The current crisis between renewable energy producers and Ukrenergo comes after another big turmoil in 2020. Several companies threatened Ukrenergo with lawsuits as the government had stopped paying support to the renewable energy sector in Ukraine for several months, owing around one billion dollars in green tariffs.
Naftogaz again in the news
The story about Naftogaz and the dismissal of the company’s CEO, Andriy Kobolyev, continues to attract headlines in Ukraine. Here at Ukrainenu, we have tried to look at what we know about the story at this point and made it into one large piece, looking at what the turmoil means for Ukraine.
“We are seriously concerned about recent events in Naftogaz of Ukraine… We urge the leadership of Ukraine to ensure that critical management decisions at state enterprises are approved in full compliance with the main fundamentals of recognized corporate governance standards,” wrote the European Union, the European Bank for Reconstruction and Development, the European Investment Bank, the World Bank, and International Finance Corporation in a joint statement on Facebook.
Also, the U.S. Secretary of State Antony Blinken has been criticizing how the Ukrainian government has acted in the crisis. He points out that it “sends a bad message, a bad signal,” and he is not alone with that conclusion.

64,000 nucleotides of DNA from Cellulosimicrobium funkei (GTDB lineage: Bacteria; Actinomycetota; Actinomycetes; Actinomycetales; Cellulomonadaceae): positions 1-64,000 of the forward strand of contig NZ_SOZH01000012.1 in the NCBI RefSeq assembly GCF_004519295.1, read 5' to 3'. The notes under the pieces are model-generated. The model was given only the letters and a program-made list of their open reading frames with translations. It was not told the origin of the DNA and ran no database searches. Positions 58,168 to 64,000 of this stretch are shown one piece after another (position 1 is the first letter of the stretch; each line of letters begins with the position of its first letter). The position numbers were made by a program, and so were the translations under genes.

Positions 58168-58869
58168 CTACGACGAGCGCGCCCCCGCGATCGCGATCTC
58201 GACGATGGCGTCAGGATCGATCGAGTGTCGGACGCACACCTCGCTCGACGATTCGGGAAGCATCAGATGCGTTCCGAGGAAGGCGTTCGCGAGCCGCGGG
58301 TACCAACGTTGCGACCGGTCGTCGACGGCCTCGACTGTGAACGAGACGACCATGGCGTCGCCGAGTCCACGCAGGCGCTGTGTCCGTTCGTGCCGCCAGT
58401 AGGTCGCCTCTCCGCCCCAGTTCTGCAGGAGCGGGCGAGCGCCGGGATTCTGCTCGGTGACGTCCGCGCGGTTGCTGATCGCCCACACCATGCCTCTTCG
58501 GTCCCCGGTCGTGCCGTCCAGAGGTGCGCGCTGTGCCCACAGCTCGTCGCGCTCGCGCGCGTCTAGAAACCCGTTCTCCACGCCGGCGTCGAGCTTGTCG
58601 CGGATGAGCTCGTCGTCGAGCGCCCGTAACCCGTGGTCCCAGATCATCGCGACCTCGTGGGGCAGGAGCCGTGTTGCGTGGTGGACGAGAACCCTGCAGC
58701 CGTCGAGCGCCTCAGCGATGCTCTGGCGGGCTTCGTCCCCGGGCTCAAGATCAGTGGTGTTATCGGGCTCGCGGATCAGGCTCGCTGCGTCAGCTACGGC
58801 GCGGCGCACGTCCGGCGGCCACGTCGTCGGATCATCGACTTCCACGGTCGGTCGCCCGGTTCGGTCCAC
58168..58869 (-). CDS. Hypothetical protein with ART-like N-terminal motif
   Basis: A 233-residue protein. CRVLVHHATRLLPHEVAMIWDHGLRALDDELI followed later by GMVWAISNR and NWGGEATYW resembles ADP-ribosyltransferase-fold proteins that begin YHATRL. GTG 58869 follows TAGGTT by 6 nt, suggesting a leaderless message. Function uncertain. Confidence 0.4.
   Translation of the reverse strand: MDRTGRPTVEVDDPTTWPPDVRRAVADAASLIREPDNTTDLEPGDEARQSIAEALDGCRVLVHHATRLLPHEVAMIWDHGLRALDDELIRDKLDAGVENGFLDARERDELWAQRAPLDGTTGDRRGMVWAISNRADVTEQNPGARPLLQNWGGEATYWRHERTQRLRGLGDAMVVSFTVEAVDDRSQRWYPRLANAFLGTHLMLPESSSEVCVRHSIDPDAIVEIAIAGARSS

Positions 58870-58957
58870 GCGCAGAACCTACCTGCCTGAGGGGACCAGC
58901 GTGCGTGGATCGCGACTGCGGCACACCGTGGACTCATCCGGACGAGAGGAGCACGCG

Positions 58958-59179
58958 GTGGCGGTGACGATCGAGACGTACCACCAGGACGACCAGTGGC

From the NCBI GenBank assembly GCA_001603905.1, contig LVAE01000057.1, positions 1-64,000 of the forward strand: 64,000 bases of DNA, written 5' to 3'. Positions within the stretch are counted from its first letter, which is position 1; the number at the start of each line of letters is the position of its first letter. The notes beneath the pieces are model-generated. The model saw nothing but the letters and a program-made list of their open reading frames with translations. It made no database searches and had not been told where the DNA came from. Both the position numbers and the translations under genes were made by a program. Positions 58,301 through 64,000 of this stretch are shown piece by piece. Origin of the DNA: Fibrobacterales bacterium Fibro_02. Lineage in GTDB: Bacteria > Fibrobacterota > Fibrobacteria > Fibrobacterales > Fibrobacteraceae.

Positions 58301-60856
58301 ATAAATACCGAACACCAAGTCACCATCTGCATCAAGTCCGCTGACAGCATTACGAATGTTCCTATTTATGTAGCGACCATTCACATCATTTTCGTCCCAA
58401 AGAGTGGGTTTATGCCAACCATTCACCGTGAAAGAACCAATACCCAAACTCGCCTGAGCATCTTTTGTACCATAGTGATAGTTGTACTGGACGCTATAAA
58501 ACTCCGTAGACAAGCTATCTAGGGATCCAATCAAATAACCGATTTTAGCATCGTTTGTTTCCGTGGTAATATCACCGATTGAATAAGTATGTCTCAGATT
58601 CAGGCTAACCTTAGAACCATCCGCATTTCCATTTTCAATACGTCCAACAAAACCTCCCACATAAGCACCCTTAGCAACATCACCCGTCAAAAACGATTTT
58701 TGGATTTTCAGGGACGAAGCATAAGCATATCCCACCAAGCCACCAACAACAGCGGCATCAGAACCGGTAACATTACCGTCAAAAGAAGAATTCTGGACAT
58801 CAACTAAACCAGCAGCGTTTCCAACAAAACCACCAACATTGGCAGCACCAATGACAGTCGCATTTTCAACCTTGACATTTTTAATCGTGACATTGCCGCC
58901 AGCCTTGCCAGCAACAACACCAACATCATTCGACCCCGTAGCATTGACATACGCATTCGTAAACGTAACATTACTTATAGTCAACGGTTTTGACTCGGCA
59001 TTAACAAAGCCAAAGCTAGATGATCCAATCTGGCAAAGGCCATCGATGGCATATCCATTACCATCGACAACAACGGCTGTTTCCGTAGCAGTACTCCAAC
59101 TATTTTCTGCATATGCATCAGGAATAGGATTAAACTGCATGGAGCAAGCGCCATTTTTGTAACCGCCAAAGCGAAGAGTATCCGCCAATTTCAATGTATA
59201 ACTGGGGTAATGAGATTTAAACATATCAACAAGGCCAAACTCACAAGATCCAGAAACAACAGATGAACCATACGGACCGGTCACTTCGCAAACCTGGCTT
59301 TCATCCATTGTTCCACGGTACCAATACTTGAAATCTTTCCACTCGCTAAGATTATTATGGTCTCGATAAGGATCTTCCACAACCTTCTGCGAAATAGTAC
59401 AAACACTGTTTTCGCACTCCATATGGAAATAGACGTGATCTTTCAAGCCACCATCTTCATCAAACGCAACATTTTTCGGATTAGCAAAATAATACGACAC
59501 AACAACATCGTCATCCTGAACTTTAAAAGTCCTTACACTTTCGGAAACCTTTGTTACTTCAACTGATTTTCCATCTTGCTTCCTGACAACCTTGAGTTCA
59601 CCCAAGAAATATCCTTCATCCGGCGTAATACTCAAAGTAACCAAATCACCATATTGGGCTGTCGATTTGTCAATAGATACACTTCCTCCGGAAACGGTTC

“The recent decision to abuse the Naftogaz corporate governance regime in order to remove Kobolyev now threatens to bring all the gains of the last seven years crashing down. Already, a proposed Eurobond issue has been canceled. It is questionable whether the recent Black Sea exploration agreement will go ahead, as Western investors are likely to walk away from the deal,” wrote Dr. Alan Riley, a Senior Fellow at the Atlantic Council, and Suriya Evans-Pritchard Jayanti, a US international energy policy expert.
Harvest might break all records
Ukrainenu spoke to Andrey Novoselov, an agricultural analytical manager at Barva Invest, this week about what we can expect from the harvest this year. He is very optimistic and says that the yield may be better than in 2019.
“We have had a little more rain and lower temperatures here in spring than we might have expected, but it is not a problem for the winter crops,” says Novoselov, “If we compare with last year, we are experiencing quite a big jump in output this year. The soil is well moistened, and we are experiencing better weather now. It looks excellent.”
“As it looks right now, we just need to have the farmers make sure that they plant everything in time for the rest of the year,” says Novoselov, “I think that it is possible to reach the levels from the record harvest in 2019. The harvest of wheat and barley could become higher than expected, and if that happens, the harvest could be really good.”
Trade expert to Ukrainenu: Harvest might break all records this year